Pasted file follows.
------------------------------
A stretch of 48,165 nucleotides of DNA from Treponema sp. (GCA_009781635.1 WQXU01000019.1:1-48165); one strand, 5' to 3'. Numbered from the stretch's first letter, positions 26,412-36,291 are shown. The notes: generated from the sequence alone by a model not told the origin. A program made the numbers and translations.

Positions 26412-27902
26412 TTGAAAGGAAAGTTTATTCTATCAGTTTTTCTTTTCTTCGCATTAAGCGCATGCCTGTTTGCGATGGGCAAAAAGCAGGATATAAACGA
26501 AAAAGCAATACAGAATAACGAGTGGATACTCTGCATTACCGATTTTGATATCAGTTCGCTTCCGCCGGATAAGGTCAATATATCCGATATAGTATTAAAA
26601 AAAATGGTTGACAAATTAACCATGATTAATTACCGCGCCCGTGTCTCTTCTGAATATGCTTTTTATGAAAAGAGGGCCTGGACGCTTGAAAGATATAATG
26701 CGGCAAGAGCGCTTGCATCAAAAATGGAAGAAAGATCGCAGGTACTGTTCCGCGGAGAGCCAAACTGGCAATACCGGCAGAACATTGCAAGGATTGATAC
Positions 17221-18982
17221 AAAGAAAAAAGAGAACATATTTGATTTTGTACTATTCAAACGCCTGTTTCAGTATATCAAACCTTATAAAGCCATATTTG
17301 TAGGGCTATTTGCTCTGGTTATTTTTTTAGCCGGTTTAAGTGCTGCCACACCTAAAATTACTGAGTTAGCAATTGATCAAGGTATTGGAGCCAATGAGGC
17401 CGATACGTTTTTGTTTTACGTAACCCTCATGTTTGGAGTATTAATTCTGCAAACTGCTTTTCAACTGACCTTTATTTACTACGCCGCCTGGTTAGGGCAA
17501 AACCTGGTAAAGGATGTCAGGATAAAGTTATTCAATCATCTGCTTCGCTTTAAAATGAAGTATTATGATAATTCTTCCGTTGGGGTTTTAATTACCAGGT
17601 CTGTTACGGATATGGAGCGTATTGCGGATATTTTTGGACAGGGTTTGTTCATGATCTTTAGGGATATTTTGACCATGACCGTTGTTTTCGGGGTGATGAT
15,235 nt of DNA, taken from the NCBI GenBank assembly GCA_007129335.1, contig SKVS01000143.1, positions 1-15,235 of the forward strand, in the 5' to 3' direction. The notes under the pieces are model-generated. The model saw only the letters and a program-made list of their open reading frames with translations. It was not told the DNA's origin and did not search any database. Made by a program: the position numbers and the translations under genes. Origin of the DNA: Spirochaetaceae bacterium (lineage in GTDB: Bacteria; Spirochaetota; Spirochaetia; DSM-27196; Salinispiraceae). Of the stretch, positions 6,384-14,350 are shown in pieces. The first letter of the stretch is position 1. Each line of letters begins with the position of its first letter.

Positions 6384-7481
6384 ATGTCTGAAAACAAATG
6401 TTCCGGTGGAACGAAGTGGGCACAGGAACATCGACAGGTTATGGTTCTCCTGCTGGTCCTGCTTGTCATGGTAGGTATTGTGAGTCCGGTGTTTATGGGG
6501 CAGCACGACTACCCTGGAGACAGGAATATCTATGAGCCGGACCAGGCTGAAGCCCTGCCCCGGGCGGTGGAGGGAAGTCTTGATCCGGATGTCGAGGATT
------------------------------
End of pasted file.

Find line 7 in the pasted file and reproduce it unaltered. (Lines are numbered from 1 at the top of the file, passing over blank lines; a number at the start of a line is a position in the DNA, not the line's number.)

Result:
Positions 17221-18982